Paul Auster's The Locked Room brilliantly evokes a writer's relationship with his mailbox:
“Eleven-thirty rolled around – the hour of the mail – and I made my ritual excursion down the elevator to see if there was anything in my box. This was always a crucial moment of the day for me, and I found it impossible to approach it calmly. There was always the hope that good news would be sitting there – an unexpected check, an offer of work, a letter that would somehow change my life – and by now the habit of anticipation was so much a part of me that I could scarcely look at my mailbox without getting a rush. This was my hiding place, the one spot in the world that was purely my own. And yet it linked me to the rest of the world, and in its magic darkness there was the power to make things happen.”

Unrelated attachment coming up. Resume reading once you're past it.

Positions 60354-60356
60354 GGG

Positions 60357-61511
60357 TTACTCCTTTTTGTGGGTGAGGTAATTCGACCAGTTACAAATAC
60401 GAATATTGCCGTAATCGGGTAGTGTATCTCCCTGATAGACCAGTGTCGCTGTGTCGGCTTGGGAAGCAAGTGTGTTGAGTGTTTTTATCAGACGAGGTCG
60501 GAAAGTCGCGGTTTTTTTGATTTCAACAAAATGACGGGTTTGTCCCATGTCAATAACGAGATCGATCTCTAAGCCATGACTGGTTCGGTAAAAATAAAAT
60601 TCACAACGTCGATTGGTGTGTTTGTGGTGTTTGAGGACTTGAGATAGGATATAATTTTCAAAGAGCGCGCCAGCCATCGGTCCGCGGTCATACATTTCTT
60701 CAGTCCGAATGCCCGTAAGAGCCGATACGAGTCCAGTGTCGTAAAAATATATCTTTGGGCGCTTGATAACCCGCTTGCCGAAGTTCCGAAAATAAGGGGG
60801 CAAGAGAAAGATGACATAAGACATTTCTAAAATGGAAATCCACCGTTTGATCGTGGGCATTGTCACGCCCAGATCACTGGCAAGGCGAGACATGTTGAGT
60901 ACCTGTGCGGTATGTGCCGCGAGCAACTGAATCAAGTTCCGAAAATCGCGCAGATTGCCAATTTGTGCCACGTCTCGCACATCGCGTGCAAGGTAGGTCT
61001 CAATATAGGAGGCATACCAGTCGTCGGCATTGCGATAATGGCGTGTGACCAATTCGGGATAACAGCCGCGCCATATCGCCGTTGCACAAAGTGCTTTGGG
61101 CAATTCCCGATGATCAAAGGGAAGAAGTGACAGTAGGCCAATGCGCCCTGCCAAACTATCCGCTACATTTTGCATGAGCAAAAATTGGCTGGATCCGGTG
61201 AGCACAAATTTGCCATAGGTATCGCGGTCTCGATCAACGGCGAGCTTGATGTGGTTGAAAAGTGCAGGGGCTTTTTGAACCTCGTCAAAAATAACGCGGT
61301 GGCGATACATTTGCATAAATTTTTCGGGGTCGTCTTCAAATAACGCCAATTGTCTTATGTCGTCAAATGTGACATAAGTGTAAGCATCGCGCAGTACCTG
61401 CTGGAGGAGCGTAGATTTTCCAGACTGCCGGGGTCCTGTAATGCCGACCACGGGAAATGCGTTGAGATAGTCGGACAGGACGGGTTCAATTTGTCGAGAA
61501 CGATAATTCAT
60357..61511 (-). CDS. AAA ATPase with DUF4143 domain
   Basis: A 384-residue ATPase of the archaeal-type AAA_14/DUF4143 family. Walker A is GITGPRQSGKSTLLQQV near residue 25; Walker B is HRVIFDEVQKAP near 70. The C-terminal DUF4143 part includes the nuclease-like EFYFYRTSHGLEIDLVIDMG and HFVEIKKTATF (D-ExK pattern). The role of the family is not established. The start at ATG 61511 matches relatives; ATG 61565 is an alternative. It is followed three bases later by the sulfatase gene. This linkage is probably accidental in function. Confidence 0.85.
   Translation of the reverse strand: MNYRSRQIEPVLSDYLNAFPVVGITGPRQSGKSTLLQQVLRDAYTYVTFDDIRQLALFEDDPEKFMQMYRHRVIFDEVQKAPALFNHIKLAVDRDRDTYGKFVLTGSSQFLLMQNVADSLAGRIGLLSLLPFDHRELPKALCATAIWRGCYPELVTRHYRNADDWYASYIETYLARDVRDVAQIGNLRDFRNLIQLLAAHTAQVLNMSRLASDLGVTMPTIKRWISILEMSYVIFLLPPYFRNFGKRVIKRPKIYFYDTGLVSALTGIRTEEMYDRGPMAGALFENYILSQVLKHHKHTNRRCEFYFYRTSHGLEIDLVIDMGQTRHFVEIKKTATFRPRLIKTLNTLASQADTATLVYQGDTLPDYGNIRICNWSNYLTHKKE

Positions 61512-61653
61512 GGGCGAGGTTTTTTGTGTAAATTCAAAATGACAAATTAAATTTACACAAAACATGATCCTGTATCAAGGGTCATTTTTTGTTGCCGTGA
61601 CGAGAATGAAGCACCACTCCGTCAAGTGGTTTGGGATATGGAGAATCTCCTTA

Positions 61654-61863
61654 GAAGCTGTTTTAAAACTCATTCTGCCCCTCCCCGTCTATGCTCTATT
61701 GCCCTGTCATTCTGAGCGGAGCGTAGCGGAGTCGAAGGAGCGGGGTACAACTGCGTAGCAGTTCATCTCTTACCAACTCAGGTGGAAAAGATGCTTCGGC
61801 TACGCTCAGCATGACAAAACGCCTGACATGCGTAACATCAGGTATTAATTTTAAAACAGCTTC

Auster wrote that before e-mail, the medium by which unexpected communications now characteristically arrive: now the magic darkness lurks 24/7.
Yet I still experience the rush Auster describes with respect to my own mailbox. When you wield a tiny key, to open a space to which nobody else theoretically has access, how could your heart not beat faster? It's like being able to consult a tiny oracle in the lobby: there's something random and inscrutable in there, that's meant just for you. And living in a tenement that has an elevator makes the process of going to consult this oracle somehow even more mysterious.
Like most oracles, the mailbox produces mostly junk and bills. And yet on days when no snail mail at all is delivered I feel obscurely cheated.